Scrolll frames are an older method of holding needlework tightly while you stitch. While there are differences between frames, they all are constructed the same way. Every scroll frame has two horizontal circular rods that can move to allow the stitcher to roll the piece to work on a different area. There are also two rigid vertical sides. These have holes top and bottom that the rod ends go through. Put two sets of matching pieces together and you get a frame, as in the picture above.
Like stretcher bars, scroll frame parts come in different sizes. The rods are picked to be slightly wider than the width of your canvas. The rigid bars are picked to be the length of the area you want to have exposed for stitching. When the bars are longer, the area to stitch without moving the canvas is bigger.
Scroll bar systems have some method to make it easier to move the rod. In the system pictured above these are wingnuts covered with a plastic handle.
With the wide variety of similar methods to put together scroll bars, you might think you can mix and match. In reality you cannot. Pick one scroll bar system and stick with it.
When using scroll bars, you need to attach the canvas ends to the rods. Traditionally the rods have twil tape on them and the canvas is basted onto the tape. Another method uses Velcro. Other scroll bars have slits in the rods where the canvas is inserted.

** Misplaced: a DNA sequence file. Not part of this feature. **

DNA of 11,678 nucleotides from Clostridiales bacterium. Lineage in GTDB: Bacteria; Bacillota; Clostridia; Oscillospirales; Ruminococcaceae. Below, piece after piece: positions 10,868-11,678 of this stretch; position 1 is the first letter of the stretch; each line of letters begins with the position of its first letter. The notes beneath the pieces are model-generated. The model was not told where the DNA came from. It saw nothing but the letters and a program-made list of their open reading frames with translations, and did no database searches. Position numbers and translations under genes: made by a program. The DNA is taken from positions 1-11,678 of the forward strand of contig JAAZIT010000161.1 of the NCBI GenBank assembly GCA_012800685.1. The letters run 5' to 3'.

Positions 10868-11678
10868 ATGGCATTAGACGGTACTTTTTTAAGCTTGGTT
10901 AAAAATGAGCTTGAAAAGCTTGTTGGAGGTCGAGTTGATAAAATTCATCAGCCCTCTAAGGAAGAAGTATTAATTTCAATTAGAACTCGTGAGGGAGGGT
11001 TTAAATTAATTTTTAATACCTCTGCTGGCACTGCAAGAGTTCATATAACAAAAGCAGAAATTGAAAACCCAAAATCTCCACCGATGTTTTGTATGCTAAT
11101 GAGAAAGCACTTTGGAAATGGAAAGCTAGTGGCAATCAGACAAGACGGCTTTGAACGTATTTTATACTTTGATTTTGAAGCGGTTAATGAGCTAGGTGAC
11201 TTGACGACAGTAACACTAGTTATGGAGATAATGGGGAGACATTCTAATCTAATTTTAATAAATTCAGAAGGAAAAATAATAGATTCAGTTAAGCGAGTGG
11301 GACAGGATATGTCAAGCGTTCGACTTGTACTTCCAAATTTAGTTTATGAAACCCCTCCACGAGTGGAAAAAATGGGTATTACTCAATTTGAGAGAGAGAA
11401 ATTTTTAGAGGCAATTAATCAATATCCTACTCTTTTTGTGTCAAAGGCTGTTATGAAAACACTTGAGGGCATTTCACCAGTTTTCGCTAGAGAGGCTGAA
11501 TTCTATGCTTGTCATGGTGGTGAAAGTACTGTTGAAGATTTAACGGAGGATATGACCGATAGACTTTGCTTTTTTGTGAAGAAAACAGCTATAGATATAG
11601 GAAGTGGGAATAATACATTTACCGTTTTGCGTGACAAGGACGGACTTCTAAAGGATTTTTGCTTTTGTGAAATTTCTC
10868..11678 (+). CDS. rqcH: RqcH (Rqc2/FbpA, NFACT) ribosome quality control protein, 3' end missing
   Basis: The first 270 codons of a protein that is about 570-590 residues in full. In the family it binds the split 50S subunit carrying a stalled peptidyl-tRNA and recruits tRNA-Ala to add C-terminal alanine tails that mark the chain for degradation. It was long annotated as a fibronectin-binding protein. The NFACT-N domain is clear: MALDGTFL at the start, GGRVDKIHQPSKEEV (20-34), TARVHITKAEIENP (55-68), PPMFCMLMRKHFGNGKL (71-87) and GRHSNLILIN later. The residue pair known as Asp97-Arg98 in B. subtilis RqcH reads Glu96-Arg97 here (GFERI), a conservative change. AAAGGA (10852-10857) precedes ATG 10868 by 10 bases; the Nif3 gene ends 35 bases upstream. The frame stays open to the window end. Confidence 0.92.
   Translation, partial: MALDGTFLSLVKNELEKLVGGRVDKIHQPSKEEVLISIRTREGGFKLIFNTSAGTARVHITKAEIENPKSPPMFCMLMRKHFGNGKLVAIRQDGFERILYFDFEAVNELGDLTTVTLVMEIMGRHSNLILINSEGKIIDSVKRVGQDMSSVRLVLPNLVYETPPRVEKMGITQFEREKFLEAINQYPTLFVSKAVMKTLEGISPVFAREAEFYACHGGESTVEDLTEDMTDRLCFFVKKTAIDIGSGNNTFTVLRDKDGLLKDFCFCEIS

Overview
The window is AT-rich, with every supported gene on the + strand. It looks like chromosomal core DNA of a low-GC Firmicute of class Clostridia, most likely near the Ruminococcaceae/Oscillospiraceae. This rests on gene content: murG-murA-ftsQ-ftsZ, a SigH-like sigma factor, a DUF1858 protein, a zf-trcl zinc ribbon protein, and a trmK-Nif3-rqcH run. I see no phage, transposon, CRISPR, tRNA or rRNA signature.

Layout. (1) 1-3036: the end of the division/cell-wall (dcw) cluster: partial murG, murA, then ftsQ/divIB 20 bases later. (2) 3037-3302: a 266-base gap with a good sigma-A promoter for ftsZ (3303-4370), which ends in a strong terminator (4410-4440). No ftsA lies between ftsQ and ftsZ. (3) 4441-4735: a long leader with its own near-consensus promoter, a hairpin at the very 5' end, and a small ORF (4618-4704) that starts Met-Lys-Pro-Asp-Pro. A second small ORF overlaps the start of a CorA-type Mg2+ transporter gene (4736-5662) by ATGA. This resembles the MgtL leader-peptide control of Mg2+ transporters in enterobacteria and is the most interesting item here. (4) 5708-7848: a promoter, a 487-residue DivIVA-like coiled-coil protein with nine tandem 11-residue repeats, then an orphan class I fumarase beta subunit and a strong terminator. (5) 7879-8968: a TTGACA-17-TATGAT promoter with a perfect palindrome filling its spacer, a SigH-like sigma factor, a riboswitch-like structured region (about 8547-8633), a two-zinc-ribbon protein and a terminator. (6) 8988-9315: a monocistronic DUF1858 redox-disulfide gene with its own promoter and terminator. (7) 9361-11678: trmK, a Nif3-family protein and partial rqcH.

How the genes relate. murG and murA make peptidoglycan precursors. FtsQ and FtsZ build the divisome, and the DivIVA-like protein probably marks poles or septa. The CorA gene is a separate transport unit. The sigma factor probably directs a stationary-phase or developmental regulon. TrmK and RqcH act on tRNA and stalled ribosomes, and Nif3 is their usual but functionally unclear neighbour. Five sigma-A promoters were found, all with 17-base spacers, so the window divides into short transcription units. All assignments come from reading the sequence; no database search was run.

The big problem with scroll bars for needlepoint is that it is extremely difficult to keep the needlepoint tight. Without some help, you’ll find yourself constantly tightening the canvas.
There have been various methods developed to keep the stitching tight. I’ll talk about several of them.
The traditional method is lacing. The stitching is attached to the rigid side bars by strog threads, such s pearl cotton, sewn through the sides arond the sides and back into the canvas. This works well but needs to be undine and redone to move to another area for stitching.
K’s Creations make belt frames. (learn about them here). These frames have a second set of rigid bars beyond the scroll bars, making them rigid on all sides.
K’s also makes what they call Perfect Tension side bars. According the their description they allow you to adjust the tension. I have not tried these so I don’t know how well they work. If you have tried them, please let us know in the comments.
Many folks make scroll frame clips. These come in sets of four. They have suspender clips onthe end of a loop and are made from fabric-covered elastic. Slip the rigid sides through the loops, two per side, and attach the clip to the canvas. i have also seen different types of these.
When to Use Scroll Frames
Scroll frames really come to the forefront when your item is so long stretchers bars are unweildy. Think growth charts, stockings, belts, or bellpulls. If your canvas is so large stitching in the center is uncomfortable, a scroll frame may be a perfect choice for you.